Ensure your managers are aligned with their remote teams on reporting and progress of work
Take continuous actionable employee feedback
Show your employees that you’re listening to them and acting on their feedback. Stay away from unidirectional and long surveys or questionnaires. Instead, leverage AI-powered HR chatbots to gather real-time insights from your workforce. For example, 38% of hybrid workers say their biggest challenge is knowing when to work remotely and when to work in person. Your HR team can take this as an action item to initiate dialogue between teams and their managers.
Initiate periodic touchpoint with your workforce to understand enterprise-wide sentiment.
In a message to employees, Amazon CEO Andy Jassysaid, “We’re intentionally not prescribing how many days or which days—this is for Directors to determine with their senior leaders and teams.”
“Should have been an email instead of a meeting” is a frequent challenge. On the flip side, adequate face-time fosters a sense of community.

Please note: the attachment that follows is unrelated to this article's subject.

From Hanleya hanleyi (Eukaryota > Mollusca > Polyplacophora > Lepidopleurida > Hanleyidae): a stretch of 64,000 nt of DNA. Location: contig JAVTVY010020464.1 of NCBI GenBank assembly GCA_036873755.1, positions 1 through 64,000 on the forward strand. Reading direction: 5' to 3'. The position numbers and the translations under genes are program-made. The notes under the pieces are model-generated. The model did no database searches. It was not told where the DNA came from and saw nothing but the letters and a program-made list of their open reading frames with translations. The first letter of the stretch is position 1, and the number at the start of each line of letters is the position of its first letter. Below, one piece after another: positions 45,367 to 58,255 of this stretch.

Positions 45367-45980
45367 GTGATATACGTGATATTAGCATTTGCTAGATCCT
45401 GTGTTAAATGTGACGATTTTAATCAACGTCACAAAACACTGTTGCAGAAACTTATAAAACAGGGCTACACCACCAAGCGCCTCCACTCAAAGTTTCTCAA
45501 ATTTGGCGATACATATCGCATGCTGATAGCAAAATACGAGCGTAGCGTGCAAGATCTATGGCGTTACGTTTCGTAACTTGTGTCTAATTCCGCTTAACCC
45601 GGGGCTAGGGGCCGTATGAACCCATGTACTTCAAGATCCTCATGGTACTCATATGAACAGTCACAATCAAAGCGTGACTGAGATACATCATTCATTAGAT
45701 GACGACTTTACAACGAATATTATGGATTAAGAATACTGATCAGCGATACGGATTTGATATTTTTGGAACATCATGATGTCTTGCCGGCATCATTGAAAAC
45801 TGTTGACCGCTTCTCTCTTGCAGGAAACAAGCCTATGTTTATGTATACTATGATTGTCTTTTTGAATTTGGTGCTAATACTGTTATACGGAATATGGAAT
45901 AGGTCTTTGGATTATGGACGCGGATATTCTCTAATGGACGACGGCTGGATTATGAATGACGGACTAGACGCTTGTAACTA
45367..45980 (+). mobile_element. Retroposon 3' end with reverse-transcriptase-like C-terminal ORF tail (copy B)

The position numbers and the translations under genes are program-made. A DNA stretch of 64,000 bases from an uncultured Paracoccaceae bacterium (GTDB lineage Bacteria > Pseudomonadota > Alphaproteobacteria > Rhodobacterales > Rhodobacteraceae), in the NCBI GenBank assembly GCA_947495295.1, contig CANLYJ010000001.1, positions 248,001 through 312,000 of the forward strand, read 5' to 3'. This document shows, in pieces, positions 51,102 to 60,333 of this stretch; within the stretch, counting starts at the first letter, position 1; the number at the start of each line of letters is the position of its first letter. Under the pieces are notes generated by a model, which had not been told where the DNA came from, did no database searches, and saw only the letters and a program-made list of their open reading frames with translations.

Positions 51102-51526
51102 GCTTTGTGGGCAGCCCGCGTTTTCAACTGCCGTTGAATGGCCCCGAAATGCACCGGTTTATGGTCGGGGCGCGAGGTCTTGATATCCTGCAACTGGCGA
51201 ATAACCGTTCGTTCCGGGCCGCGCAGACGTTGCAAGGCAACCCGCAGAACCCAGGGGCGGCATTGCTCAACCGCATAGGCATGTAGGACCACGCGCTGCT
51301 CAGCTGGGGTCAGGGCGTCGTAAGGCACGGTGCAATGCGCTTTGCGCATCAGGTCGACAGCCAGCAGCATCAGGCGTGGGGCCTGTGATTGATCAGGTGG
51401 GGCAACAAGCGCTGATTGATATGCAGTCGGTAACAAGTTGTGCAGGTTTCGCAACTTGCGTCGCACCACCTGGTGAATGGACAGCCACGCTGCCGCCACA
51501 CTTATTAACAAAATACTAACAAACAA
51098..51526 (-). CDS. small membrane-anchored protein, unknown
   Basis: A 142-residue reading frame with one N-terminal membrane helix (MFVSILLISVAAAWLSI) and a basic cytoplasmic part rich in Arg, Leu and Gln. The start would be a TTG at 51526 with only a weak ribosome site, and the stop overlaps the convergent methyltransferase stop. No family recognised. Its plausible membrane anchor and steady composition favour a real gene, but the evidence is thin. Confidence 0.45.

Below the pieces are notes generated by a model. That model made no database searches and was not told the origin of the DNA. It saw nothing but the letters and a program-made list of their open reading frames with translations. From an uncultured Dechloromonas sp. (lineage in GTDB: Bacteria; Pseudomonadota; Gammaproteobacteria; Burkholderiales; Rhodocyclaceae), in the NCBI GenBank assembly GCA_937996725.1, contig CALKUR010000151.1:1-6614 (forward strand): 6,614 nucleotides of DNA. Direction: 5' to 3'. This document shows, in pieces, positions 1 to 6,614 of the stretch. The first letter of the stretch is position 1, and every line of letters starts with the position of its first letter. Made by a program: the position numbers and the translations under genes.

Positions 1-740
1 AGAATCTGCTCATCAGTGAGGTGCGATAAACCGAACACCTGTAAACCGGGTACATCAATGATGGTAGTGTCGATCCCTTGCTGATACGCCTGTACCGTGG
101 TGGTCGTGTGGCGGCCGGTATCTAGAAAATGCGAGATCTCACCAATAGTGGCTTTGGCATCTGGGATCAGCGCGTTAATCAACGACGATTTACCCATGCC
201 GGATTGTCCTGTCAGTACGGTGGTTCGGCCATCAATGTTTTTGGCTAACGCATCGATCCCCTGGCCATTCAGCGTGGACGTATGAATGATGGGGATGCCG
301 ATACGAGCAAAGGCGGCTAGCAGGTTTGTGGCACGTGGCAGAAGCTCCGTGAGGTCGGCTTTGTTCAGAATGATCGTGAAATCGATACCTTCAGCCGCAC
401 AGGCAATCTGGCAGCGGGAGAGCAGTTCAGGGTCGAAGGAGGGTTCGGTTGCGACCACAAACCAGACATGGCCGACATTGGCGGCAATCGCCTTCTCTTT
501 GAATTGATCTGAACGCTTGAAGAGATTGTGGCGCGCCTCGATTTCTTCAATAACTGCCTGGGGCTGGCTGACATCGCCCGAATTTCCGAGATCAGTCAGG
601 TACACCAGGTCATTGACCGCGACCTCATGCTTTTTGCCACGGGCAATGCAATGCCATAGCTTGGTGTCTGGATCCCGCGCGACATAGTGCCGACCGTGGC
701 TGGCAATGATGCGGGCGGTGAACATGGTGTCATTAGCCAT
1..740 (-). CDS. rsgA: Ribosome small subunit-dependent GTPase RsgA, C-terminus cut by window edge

Enable your enterprise’s managers to set clear employee expectations for the frequency, means, and ideal timing of communication for their teams.
Assist team managers to develop a healthy balance between face-time and time off.
Provide insights into the number of meetings your employees attended over weeks to analyze where teams could function more effectively
Employee engagement and wellbeing is a top priority
In a McKinsey study, 49% of employees working remotely reported....that they feel at least somewhat burnt out, and this number may be an underestimate since burnt-out employees are also less likely to respond to surveys.
Prioritize work from office scheduling from employees suffering from isolation. If your employees function better around their peers, making sure they get more office time than employees who are more comfortable working remotely
Go beyond basic company policies (of flexible hours and unlimited vacation days)
Teach your enterprise’s leaders to comprehend cues from burnt-out employees
Identify at-risk employees before it is too late using personalized chat conversations triggered by your HRM solution.
Create a safe space for your employees
Employees who do not have clear communication from top management are more anxious and 2.9 times more likely to be burnt out. Identifying isolation, burnout, and loneliness are critical to creating a thriving remote workplace atmosphere and building healthy channels of communication will take your organization a long way.